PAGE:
Distributed tracing allows developers to obtain visualizations of call flows in large service oriented architectures. It can be invaluable in understanding serialization, parallelism, and sources of latency. Envoy supports three features related to system wide tracing:

  • Request ID generation: Envoy will generate UUIDs when needed and populate the x-request-id HTTP header. Applications can forward the x-request-id header for unified logging as well as tracing.
  • External trace service integration: Envoy supports pluggable external trace visualization providers. Currently Envoy supports LightStep, Zipkin or any Zipkin compatible backends (e.g. Jaeger). However, support for other tracing providers would not be difficult to add.
  • Client trace ID joining: The x-client-trace-id header can be used to join untrusted request IDs to the trusted internal x-request-id.

How to initiate a trace

The HTTP connection manager that handles the request must have the tracing object set. There are several ways tracing can be initiated:

The router filter is also capable of creating a child span for egress calls via the start_child_span option.

Trace context propagation

Envoy provides the capability for reporting tracing information regarding communications between services in the mesh. However, to be able to correlate the pieces of tracing information generated by the various proxies within a call flow, the services must propagate certain trace context between the inbound and outbound requests.

Whichever tracing provider is being used, the service should propagate the x-request-id to enable logging across the invoked services to be correlated.

The tracing providers also require additional context, to enable the parent/child relationships between the spans (logical units of work) to be understood. This can be achieved by using the LightStep (via OpenTracing API) or Zipkin tracer directly within the service itself, to extract the trace context from the inbound request and inject it into any subsequent outbound requests. This approach would also enable the service to create additional spans, describing work being done internally within the service, that may be useful when examining the end-to-end trace.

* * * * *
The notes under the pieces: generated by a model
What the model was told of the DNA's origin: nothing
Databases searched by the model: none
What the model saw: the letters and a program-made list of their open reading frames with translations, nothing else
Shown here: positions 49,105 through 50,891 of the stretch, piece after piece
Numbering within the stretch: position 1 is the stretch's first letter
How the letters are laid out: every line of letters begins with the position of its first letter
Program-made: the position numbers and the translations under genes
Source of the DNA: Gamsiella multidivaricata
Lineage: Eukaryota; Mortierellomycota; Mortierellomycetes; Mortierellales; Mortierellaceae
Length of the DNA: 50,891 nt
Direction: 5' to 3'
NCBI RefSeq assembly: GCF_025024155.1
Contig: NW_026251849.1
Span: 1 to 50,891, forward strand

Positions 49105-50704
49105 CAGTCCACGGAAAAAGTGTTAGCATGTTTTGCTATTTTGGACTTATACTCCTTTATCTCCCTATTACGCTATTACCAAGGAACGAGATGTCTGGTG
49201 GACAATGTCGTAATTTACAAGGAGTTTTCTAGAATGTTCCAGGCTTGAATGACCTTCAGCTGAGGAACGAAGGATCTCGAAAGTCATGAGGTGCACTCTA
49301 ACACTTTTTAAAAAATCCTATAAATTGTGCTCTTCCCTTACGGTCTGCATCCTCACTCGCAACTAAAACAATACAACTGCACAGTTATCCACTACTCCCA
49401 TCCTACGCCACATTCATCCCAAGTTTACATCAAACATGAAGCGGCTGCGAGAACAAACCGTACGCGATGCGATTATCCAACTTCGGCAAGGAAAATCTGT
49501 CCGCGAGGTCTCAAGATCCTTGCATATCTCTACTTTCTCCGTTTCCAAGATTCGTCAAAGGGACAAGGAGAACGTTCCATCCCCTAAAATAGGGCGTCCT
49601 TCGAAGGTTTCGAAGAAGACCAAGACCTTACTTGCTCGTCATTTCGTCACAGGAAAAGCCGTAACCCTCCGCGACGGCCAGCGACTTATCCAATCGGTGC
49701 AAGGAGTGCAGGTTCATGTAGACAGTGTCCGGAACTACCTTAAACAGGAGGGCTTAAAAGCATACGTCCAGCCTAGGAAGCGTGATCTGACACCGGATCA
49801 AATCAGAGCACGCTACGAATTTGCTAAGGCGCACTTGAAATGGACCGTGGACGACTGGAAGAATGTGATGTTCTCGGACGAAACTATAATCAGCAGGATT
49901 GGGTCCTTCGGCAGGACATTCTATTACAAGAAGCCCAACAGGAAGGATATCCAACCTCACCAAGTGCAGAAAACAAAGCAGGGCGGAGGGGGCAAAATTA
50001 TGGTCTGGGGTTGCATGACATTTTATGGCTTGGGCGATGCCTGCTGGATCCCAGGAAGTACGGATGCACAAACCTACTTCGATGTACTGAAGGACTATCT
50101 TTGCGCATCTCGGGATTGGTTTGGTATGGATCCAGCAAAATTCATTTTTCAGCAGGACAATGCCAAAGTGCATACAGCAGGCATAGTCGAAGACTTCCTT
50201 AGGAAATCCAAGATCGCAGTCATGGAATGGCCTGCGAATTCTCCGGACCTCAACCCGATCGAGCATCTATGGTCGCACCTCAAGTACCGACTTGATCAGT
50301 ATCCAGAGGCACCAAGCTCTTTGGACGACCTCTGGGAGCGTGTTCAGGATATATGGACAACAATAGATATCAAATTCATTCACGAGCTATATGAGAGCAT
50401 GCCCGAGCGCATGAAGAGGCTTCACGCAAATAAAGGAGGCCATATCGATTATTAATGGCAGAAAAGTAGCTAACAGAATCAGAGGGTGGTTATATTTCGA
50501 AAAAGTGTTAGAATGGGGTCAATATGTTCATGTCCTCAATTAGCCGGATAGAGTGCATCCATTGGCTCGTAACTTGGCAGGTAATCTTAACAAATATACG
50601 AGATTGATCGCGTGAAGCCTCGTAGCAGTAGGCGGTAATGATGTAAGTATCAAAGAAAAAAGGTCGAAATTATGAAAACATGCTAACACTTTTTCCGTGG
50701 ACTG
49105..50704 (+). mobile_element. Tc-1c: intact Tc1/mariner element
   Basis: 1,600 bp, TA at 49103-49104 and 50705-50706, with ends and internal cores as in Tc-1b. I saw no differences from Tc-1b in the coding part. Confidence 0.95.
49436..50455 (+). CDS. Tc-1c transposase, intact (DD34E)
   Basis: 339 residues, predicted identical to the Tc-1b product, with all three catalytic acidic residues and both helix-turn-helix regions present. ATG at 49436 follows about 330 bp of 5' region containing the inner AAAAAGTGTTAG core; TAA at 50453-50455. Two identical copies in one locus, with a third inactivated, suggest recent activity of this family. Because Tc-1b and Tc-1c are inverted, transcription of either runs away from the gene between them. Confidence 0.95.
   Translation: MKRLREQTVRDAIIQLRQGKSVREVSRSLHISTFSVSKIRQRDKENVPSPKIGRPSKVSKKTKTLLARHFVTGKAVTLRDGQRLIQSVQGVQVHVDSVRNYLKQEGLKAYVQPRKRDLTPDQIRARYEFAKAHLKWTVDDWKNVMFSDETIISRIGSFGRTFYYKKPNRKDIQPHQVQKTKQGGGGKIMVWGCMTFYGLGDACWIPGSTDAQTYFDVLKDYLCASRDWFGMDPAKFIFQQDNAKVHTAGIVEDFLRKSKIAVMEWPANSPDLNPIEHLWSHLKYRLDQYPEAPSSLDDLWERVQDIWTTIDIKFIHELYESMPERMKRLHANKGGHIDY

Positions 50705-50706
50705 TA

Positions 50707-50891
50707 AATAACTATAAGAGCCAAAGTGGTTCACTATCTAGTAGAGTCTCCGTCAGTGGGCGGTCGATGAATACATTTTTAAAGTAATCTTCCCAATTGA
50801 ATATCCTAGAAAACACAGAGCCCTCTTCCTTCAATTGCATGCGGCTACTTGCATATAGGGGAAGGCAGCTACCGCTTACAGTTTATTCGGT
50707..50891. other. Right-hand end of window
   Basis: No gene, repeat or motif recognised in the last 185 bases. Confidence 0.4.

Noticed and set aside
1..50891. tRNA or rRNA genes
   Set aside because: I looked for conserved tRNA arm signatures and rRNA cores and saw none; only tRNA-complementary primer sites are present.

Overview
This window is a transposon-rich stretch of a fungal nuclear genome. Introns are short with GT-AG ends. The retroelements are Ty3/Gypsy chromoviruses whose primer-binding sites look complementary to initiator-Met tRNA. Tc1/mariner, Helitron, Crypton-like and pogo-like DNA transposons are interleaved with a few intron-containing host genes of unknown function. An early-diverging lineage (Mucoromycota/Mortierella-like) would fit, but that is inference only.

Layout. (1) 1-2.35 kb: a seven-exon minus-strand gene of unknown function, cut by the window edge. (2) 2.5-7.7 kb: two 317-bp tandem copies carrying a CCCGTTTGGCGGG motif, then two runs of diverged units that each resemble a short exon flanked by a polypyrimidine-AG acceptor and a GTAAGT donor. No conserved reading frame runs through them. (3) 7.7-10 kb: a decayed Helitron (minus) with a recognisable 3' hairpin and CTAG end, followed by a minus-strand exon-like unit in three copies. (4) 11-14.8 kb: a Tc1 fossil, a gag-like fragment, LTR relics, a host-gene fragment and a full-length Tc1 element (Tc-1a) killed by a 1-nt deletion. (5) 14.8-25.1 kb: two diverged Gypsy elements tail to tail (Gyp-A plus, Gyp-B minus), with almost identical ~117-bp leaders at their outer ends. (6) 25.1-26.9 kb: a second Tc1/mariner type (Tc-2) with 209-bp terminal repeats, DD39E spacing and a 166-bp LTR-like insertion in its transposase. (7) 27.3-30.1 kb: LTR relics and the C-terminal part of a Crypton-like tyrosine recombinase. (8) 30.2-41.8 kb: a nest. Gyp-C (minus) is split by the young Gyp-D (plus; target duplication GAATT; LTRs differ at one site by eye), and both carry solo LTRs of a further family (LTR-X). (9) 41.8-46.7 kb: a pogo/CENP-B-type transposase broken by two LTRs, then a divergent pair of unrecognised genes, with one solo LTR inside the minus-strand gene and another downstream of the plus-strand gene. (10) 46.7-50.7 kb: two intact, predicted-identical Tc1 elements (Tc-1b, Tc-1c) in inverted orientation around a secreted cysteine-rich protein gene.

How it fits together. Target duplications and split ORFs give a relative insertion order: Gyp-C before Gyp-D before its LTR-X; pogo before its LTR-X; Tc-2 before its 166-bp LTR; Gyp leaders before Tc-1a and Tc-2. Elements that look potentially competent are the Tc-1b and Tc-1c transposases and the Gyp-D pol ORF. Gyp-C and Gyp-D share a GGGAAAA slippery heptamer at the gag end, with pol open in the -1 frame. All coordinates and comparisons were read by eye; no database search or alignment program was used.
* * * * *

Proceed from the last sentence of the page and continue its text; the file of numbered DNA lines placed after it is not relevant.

Alternatively the trace context can be manually propagated by the service:

  • When using the LightStep tracer, Envoy relies on the service to propagate the x-ot-span-context HTTP header while sending HTTP requests to other services.
  • When using the Zipkin tracer, Envoy relies on the service to propagate the B3 HTTP headers ( x-b3-traceid, x-b3-spanid, x-b3-parentspanid, x-b3-sampled, and x-b3-flags). The x-b3-sampled header can also be supplied by an external client to either enable or disable tracing for a particular request.

What data each trace contains

An end-to-end trace is comprised of one or more spans. A span represents a logical unit of work that has a start time and duration and can contain metadata associated with it. Each span generated by Envoy contains the following data:

The span also includes a name (or operation) which by default is defined as the host of the invoked service. However this can be customized using a Decorator on the route. The name can also be overridden using the x-envoy-decorator-operation header.

Envoy automatically sends spans to tracing collectors. Depending on the tracing collector, multiple spans are stitched together using common information such as the globally unique request ID x-request-id (LightStep) or the trace ID configuration (Zipkin). See

for more information on how to setup tracing in Envoy.